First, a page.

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From a monetary gain perspective, the quilts they handcraft cost around $500 when they’re completed. But the mist in the eyes or the humble gratitude in response to someone saying, “Thank you for your service,” is priceless.

That is the purpose of Quilts of Valor Foundation, an international foundation which has distributed an estimated 240,000 quilts to U.S. military veterans since 2003. A Kittitas County group, Quilters in the Valley, is gearing up for its second 24-hour sewing session Jan. 31 at the Ellensburg Presbyterian Church and is putting the word out to anyone who wants to participate.

“Quilts of Valor Foundation has sponsored an eight-hour Sew Day for the past five years or so. We are the only known group to sew for 24 hours,” spokesman Kathy Cruse said. “Last year was our first year, we added some hours to the event, sewing for 30 hours.

“We had a lot of quilters, obviously, but we had representatives from the fire department and some others. They came and sat at sewing machines and learned how to sew or assist somehow in the process.”

Quilters in the Valley produced around 50 tops, the decorative top layer, which they later add padding and a backing. The distribution process is done by nominating a local veteran, in this case from Kittitas County, through the Quilts of Valor Foundation (www.qovf.org) and the local organization distributes the product.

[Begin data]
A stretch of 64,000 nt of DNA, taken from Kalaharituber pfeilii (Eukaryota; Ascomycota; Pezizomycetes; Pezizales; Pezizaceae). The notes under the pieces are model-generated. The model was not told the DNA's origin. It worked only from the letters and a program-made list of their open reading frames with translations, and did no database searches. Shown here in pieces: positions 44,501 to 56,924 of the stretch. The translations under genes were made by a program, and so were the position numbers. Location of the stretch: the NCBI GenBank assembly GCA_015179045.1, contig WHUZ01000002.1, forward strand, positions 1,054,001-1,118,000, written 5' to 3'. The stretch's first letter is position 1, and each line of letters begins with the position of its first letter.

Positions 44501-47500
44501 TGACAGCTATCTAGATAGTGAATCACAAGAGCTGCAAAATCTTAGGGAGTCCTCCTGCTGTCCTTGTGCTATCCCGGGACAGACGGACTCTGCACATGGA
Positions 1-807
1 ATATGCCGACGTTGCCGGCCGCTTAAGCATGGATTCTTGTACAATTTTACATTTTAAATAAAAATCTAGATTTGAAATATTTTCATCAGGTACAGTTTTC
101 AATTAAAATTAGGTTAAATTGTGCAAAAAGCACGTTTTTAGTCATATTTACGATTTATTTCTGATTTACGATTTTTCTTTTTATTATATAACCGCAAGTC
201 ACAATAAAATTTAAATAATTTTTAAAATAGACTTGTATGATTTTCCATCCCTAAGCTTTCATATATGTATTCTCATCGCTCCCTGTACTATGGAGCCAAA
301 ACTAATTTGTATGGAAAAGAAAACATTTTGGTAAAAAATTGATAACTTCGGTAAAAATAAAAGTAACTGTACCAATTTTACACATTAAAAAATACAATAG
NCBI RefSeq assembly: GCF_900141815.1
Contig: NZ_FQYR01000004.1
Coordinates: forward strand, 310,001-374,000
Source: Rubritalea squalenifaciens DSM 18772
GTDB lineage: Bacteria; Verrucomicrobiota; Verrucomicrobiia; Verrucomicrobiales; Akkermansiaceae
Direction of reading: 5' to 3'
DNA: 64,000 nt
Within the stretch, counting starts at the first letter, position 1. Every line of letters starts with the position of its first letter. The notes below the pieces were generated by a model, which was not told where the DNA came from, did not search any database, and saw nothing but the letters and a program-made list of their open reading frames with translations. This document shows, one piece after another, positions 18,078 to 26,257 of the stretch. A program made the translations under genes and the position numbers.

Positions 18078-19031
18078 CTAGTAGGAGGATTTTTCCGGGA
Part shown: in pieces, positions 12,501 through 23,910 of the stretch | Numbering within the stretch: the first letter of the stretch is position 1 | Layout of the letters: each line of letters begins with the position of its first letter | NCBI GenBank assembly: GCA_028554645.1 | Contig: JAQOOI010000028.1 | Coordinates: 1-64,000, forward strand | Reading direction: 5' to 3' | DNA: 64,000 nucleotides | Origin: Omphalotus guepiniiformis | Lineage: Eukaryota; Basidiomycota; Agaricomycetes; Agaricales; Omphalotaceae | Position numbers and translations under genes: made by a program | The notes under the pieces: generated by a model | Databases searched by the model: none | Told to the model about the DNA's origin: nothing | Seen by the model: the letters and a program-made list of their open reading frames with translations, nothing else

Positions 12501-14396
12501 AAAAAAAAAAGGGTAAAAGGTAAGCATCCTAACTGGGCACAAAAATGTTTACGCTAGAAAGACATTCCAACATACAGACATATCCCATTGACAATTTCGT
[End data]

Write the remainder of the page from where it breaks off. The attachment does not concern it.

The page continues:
“We tend to work with a family member or local organization on recipients and we kind of sneak up on them and surprise them,” Cruse said. “I tell ya what, when you wrap a quilt around a veteran’s shoulders it’s so amazing. You get tears and thank you’s from the bottom of their heart. A lot of these guys, especially the Vietnam guys, have never been properly thanked for their service.”

The first Quilters in the Valley presentation was done August of 2018. Since, the group has made presentations in homes, churches, restaurants and the Veteran’s Association.

They caught up with 90-year-old veteran Don Hayley at a basketball game January of last year. They made a presentation to Bryan Elliott, who was recently deployed with troops headed to the Middle East.

“These quilts represent a piece of home and our respect for the people that fight for our freedom,” Cruse said.

In the end, it’s not about sewing at all. Quilters in the Valley is doing its part to recognize the efforts of the U.S. military forces and the men and women stationed around the globe. The organization is extending an invitation to anyone in the Kittitas Valley that wants to participate.

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